Ghazal 15, Verse 4


jalvah-e gul ne kiyaa thaa vaa;N chiraa;Gaa;N aab-juu
yaa;N ravaa;N mizhgaan-e chashm-e tar se ;xuun-e naab thaa

1) the glory/appearance of the rose, there, made the stream/rivulet a lamp-display
2) here, from the eyelashes of wet eyes was flowing pure blood


chiraa;Gaan : 'Lamps; lights; a display of lamps, a general illumination'. (Platts p.428)


That is, there, there were so many flower-beds, and they extended so far, that their reflection seemed to create a lamp-display. And here, tears of blood had flowed so far that the wet eyes were comparable to streams; and in answer to the branches of the rose, drops of blood on the eyelashes. (15-16)

== Nazm page 15; Nazm page 16

Bekhud Dihlavi:

There, so many flowers were blooming that from their reflection lamps seemed to be lit in the water of the water-channels. And here, tears of blood were flowing like a river from the eyes. (32)


He says, she had arranged flowers of many colors and looked at their reflection in the water of the water-channel, and was strolling among the lamp-display. And here, I was in such a state that tears of blood dripped from my eyelashes. He has given for roses the simile of lamps, and with the wordplay of their redness the mention of blood has come in. (69)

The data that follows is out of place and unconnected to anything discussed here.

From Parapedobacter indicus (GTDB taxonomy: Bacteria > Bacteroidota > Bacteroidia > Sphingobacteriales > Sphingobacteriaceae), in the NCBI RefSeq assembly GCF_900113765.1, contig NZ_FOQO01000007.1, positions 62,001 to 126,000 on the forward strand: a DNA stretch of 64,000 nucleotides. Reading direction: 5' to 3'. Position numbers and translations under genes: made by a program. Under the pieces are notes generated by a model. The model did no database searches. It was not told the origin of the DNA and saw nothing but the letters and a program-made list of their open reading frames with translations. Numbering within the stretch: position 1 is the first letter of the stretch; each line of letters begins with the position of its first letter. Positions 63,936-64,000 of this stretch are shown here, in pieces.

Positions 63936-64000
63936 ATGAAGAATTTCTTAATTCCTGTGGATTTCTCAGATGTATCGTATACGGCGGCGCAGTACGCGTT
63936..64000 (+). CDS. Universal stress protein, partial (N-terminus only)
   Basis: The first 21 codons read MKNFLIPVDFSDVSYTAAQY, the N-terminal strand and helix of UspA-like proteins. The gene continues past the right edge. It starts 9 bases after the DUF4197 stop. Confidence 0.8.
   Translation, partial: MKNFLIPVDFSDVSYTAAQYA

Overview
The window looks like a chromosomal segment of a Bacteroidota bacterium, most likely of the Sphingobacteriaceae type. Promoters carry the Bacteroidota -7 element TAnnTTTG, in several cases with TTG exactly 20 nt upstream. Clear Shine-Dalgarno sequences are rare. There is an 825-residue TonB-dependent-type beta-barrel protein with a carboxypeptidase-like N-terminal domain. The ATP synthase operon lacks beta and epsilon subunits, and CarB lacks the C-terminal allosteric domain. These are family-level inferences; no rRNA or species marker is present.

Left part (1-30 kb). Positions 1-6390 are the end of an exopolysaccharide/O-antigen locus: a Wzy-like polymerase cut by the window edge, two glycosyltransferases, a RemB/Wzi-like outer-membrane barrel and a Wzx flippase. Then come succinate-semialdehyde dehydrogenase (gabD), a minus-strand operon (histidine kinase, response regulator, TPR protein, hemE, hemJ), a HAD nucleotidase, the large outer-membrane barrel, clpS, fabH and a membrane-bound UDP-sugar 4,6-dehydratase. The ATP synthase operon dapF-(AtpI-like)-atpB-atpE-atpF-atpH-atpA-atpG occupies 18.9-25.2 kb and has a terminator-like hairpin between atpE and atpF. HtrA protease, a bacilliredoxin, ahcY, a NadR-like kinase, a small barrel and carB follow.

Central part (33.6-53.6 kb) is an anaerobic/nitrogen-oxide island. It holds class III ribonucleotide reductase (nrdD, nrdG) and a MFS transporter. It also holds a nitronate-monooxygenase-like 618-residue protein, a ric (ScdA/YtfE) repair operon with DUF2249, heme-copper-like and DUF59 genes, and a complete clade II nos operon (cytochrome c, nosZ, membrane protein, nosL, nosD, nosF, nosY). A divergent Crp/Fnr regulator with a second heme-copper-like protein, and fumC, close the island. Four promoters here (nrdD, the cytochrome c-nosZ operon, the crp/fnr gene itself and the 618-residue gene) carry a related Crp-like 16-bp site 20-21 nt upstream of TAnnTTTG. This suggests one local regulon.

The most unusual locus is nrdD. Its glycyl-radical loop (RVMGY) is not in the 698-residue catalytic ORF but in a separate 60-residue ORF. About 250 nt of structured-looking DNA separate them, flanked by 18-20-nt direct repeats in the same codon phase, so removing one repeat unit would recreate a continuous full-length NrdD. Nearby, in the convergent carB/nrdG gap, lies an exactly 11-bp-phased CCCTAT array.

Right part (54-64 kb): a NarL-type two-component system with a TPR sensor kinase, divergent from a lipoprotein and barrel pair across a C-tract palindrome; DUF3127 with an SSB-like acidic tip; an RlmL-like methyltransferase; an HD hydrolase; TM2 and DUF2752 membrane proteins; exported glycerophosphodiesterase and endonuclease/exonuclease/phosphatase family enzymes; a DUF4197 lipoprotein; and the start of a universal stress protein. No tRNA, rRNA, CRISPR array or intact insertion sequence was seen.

JALVAH: {7,4}

This verse is part of a sort of quasi-'verse-set' that begins with {15,2}. However, it lacks the self-reflexive 'mutual causality' that makes {15,2} and {15,3} so enjoyable. It has a straightforward simplicity of tone, lyrical meaning, good sound effects; it also is-- as it should be, given the theme-- full of 'flowingness.'

For more on the 'lamp-display', see {5,5}. The stream in the garden reflected the red radiance of the roses so brilliantly that it looked like a 'lamp-display'. But the lover too had his counterpart: the stream of his brilliantly roseate bloody tears.